One of the hardest things about being an active internet user is remembering passwords. It’s easy to forget or mix them up when you have accounts on dozens of websites and applications.
The good thing is that many passsword manager platforms have cropped up to help users manage their passwords with ease. 1Password and Dashlane are two such platforms with millions of users between them.
With 1Password, you can create a digital vault to store all your passwords, and that vault is protected by a master password you must remember. You can access that vault to retrieve any of your passwords so far as you remember the correct passcodes. Dashlane works similarly. You can store your passwords on the platform, and access to those passwords is protected by a single master password.
1Password allows you to create multiple digital vaults on your account. You can keep your passwords securely in these vaults alongside other sensitive information such as credit card numbers and account recovery phrases.
All your vaults are protected by a master password that you choose. Use a mix of upper and lower case letters, numbers, and symbols to pick a strong password. You may also use a unique passphrase that’s hard to remember, e.g., “Aren’t dogs the best animals?”
1Password will assign a secret key to your account, which you can download in a PDF format. For extra security, you’ll need your master password and the secret key to log into your 1Password account.
Similarly, Dashlane lets you create a digital vault to store your passwords or other types of sensitive information. But, it keeps all your information in a single vault, unlike 1Password which lets you separate them into multiple vaults. Your Dashlane vault is protected by a master password you assign. Use the same tips we mentioned earlier to create a strong master password.
You can access your stored passwords anytime by logging into the Dashlane app or website. You can also automatically fill in passwords in online login forms through the browser extension.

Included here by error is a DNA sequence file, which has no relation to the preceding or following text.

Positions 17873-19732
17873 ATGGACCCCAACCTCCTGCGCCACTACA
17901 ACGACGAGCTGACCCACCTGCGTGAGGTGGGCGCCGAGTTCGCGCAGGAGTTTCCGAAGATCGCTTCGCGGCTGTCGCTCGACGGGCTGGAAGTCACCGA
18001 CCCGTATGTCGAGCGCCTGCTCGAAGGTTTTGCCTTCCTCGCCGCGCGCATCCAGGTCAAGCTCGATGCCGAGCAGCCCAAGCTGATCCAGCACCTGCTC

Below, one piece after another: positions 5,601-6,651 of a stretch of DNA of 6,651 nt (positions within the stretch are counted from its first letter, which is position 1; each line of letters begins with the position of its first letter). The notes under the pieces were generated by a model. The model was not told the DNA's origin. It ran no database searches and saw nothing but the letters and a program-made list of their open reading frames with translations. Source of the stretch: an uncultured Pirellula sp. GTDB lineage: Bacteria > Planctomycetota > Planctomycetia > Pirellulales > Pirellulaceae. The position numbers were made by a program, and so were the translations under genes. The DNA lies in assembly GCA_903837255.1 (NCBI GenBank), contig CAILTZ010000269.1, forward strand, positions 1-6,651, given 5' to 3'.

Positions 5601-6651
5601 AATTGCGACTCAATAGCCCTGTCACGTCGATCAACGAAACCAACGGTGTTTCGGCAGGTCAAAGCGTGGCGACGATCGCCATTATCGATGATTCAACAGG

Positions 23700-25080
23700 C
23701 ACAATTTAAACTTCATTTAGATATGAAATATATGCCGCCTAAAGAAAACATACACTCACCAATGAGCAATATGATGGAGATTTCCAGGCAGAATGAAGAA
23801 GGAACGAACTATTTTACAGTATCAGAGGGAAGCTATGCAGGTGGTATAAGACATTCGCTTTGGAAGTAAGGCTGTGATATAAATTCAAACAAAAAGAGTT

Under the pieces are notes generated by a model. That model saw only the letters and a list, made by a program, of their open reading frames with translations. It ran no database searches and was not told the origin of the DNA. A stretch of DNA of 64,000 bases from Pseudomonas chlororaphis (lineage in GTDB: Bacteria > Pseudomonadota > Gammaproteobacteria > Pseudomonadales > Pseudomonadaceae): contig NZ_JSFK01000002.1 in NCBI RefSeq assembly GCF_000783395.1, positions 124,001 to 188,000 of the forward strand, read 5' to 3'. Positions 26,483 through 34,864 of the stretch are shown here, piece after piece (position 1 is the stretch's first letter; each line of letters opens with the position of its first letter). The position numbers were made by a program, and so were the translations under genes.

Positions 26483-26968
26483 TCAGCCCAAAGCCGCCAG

Both platforms differentiate themselves by offering additional features. Dashlane offers a VPN service and a tool that monitors the dark web to see if your password was leaked or stolen. 1Password offers a tool that alerts you to any known security issues with the websites you use.
You can download 1Password on all your devices (Windows, macOS, iOS, and Android). The app will automatically sync your passwords across each device after you log in, so you can access them from anywhere. Similarly, you can download the Dashlane app on your smartphone or add the browser extension on Google Chrome, Firefox, Edge, or other Chromium-based browsers. Dashlane used to have a desktop app but discontinued it in 2022.
Dashlane has a stellar user interface that’s easy to navigate. All the tools needed to manage your passwords and other sensitive files are neatly arranged on the left sidebar of your account. You can easily add passwords, notes, IDs, and other sensitive info by clicking on their corresponding tabs.
1Password isn’t overtly difficult, but you’re more likely to get confused with its interface than Dashlane’s. This happens because 1Password lets you create multiple vaults, while Dashlane stores your information in a single vault. Multiple vaults make it easier to organize your passwords but complicate the user interface.